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Are You Buff or Buffalo?


You want to become ‘sales buff?'  If yes, then you have to make sure you understand what it takes to be buff and what happens if you are buffalo.

If you exercise at all, or if you've seen someone that really works out a lot, then you know the term ‘buff'.  To get buff you have to constantly improve in at least three areas:  your food intake, your cardio vascular fitness and your muscular definition.  You work on those three items and you end up with those well defined muscles .

Click here to find out if you are buff or buffalo in your professional sales career.

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Selling Raccoons


First let me make it clear that I'm not talking about actually selling raccoons, nor am I talking about raccoons that can sell.

At State Dock in the Lake Cumberland State Park we have raccoons.  I'm sure you are thinking ‘dah'.  Raccoons at a state park.  No, I'm talking about at the dock.  Our slip is about ½ mile from the main entrance to the marina and we have raccoons.  And yes, they do what all landlubber raccoons do and that is; find left over food where ever they can find it and eat it.  The interesting part of this and the link to our post today is the ‘where ever they can find it' segment.

These raccoons, like all raccoons, have those qualities that we would all admire and hope to develop as sales people:

  1. Instant bonding and rapport.  Even though we all know that these raccoon supposedly are carriers of the rabies disease it never fails that people describe them as cute and clever.  Never, not once have I heard some one scream in terror at sighting a raccoon.
  2. They truly are fearless - no matter what you attempt to do to scare them off.  They do not scare off.  (No need for approval, no fear of rejection). They may leave your boat or slip area but they will not run away.  They just kind of saunter or scamper off.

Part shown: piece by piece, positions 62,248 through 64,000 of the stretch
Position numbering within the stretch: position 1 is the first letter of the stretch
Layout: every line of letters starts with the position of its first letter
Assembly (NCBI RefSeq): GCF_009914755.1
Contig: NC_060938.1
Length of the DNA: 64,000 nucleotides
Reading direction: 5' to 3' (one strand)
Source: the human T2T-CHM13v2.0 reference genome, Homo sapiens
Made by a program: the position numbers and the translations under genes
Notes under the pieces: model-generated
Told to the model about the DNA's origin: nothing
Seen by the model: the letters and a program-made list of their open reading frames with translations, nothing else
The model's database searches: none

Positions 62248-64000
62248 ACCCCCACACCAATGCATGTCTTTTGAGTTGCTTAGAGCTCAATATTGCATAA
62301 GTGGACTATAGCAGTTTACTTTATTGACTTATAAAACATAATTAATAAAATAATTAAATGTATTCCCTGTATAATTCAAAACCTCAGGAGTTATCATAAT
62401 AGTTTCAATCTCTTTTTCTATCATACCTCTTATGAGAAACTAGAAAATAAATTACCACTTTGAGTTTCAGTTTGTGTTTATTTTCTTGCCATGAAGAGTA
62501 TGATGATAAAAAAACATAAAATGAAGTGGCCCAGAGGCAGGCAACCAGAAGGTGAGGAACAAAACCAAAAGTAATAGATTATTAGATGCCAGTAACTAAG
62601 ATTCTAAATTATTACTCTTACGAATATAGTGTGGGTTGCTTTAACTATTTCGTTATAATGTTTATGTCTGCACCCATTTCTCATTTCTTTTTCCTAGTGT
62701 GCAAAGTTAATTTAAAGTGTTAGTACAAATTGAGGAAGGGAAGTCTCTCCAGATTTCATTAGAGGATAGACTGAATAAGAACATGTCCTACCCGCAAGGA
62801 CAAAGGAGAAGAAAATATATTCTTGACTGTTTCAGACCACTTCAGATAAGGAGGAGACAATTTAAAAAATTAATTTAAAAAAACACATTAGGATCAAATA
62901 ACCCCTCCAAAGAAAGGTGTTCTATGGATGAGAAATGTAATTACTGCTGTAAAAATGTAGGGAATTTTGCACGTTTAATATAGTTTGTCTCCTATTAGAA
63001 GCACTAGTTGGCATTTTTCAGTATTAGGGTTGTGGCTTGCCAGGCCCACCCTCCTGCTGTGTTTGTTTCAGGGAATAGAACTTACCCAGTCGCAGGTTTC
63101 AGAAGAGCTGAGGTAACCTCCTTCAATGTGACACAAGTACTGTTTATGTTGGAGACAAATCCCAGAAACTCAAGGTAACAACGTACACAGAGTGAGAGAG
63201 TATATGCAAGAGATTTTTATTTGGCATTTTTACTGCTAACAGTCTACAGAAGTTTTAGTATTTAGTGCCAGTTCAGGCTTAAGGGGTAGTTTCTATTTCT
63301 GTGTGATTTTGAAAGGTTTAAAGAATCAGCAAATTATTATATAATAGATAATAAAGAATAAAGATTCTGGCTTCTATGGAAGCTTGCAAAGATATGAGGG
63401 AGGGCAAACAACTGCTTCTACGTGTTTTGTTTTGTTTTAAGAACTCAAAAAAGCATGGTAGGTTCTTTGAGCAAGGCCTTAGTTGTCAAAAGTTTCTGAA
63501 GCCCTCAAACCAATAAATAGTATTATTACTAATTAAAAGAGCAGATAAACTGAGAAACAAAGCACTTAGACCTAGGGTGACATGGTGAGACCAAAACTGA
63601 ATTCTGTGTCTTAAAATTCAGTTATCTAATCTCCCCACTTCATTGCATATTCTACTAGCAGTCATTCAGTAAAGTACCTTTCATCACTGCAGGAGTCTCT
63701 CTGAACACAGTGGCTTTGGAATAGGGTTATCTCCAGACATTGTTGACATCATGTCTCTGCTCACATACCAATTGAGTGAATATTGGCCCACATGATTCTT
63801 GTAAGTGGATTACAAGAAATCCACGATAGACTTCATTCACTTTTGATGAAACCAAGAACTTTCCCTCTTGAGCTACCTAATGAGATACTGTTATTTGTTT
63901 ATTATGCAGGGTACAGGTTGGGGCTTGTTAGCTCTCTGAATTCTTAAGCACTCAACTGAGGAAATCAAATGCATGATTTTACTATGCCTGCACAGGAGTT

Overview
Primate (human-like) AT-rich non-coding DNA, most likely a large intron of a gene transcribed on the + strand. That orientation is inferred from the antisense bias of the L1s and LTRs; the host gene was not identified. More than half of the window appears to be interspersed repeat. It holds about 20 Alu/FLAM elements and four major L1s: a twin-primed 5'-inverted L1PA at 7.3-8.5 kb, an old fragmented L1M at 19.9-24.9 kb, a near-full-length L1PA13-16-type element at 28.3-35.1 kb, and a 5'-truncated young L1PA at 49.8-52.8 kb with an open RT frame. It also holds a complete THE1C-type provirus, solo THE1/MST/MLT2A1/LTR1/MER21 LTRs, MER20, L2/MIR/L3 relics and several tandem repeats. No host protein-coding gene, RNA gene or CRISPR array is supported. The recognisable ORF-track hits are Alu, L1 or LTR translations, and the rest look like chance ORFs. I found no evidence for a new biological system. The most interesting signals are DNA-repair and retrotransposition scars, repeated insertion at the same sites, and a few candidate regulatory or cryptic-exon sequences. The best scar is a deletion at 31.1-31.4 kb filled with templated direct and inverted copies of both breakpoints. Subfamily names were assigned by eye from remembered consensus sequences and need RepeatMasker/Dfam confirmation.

3. Once they leave you will find them somewhere further down the dock - prospecting - for new food.  (No difficulty recovering from rejection or failure)
  4. Once they smell the prospect for food they will try multiple ways to get over, under, through or around any kind of containment device that is the barrier between them and their meal.  (passionate, committed and persistent)
  5. They close.  They may not get every meal but they eat.  The only metric you need to verify that they close is the girth of the bodies of these animals. They are not the scrawny scavenger type of animals that barely eke out an existence.  It is very evident that they eat well and often.

So next time you are thinking about your sales skills and those characteristics necessary for success in selling, think raccoon.

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5 Smart Decisions to Selling Success

Looking at your selling scorecard at the end of July will indicate that you are either at plan, behind plan or ahead of plan.  Obviously behind plan = failure to succeed, at   plan = meeting expectations, ahead of plan = selling success.  But looking at your current selling scorecard information is what we call a ‘lagging indicator'.  Similar to the way that all mutual fund companies have the disclaimer:  ‘Past results are not a guarantee of future returns', your current results are no guarantee for future success.


I'm sure that intellectually you understand that the results you have today are a result of previous sales activity.  And depending on your sales cycle, your current sales results as of July 30th, can actually be a result of sales activity that took place last year.  So my question to you as you prepare for the balance of the year is:  What is your current sales activity data telling you about your selling success at the end of this year and into 1st quarter of next year?

If you want to be able to reasonably predict the future sales health of your business, you MUST have the following data:

  1. How many contacts have you made over your most recent sales cycle
  2. How many of those contacts have turned into appointments
  3. How many of those appointments have turned into ‘real' sales opportunities

Not knowing those smart numbers reduces your ability to predict and really know your business vs. guessing.  And knowing your business - capturing real time information - allows you to make real time adjustments and decisions.

Before you start to get tense over this because your immediate reaction to this might be - ‘this is micro-managing', stop and think about what I've said.  I haven't said anything about managing or sales management.  This is about individual sales professionals making a decision to take responsibility for their success and understanding that sales success should never be a matter of luck or bad economy.  It is about making smart decisions and smart adjustments based on smart numbers. 

The smart decisions to make today are:

  • 1. Identify those sales activities / metrics (smart numbers) that lead to sales results
  • 2. Establish the appropriate benchmark of performance for each activity
  • 3. Track your performance of your identified activities against the benchmark